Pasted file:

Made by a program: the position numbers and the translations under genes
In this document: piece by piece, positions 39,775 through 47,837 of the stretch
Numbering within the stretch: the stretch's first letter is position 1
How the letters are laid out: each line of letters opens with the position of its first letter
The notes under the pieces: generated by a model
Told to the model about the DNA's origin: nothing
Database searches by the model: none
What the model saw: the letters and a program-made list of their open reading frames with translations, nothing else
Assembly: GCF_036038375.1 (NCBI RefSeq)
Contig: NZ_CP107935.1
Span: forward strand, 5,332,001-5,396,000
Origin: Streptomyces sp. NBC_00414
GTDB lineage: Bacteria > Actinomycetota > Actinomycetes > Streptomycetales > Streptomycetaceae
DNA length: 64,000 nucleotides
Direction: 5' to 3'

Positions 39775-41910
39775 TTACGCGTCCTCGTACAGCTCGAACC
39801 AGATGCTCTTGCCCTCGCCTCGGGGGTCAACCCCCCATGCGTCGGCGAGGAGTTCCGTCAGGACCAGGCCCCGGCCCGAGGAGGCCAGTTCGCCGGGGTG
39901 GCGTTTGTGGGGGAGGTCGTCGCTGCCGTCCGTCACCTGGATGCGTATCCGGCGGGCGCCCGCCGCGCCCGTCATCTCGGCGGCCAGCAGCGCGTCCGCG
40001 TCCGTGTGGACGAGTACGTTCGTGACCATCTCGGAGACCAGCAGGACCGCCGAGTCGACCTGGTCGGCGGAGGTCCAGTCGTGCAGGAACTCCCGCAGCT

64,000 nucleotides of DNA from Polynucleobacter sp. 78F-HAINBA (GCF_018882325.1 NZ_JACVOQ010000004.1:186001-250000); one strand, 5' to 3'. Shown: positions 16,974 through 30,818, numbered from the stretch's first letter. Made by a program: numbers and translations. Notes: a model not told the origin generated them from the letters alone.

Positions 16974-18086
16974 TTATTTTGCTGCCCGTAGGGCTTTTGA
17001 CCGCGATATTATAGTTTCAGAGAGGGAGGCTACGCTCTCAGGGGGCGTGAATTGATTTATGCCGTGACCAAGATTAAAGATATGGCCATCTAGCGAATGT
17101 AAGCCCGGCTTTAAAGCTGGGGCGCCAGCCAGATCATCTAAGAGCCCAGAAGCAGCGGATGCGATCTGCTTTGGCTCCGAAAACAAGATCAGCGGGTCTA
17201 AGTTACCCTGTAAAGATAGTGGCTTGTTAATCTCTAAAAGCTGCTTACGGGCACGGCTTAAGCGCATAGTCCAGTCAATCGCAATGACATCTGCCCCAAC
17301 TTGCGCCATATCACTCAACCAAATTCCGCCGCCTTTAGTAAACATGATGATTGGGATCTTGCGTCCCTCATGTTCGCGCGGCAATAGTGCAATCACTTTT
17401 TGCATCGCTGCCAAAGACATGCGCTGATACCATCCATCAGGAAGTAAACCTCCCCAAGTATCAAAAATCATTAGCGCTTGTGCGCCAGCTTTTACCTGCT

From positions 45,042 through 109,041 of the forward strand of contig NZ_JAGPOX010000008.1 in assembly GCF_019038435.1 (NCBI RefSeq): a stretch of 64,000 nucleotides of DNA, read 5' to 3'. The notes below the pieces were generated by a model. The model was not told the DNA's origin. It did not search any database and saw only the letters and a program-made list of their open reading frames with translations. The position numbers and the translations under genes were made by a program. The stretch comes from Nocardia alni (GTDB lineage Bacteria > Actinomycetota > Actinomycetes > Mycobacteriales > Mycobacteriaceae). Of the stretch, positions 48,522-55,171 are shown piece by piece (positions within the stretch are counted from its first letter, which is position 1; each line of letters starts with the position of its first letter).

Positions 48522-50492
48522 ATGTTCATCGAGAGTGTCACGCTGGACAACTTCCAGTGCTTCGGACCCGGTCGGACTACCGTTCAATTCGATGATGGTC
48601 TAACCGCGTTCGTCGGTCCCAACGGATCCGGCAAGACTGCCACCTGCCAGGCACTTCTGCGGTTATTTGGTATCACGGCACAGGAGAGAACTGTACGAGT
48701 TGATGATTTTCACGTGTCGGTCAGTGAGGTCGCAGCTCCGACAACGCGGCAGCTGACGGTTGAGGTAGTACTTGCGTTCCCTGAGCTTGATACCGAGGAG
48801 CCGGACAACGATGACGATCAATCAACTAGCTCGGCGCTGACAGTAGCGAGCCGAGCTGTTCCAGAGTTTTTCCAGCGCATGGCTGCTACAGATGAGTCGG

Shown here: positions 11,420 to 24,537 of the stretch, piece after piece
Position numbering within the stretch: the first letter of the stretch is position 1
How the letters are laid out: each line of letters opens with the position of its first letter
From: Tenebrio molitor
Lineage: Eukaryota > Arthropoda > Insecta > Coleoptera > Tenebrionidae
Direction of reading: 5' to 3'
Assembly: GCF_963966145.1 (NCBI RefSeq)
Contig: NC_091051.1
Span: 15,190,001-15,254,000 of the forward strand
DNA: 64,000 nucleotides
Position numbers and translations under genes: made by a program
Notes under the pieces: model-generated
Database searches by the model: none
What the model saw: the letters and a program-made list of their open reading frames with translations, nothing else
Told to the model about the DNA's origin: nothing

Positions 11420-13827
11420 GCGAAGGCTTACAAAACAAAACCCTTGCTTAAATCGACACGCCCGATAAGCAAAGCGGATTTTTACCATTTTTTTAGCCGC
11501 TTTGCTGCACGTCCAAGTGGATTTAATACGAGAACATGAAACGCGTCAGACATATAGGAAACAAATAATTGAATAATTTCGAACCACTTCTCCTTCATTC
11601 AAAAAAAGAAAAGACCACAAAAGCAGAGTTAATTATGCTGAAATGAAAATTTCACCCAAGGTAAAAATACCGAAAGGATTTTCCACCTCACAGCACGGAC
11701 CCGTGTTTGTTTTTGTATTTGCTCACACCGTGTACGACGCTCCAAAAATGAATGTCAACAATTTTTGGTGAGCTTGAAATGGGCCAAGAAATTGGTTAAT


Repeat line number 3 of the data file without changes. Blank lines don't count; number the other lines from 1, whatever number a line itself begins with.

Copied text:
Numbering within the stretch: the stretch's first letter is position 1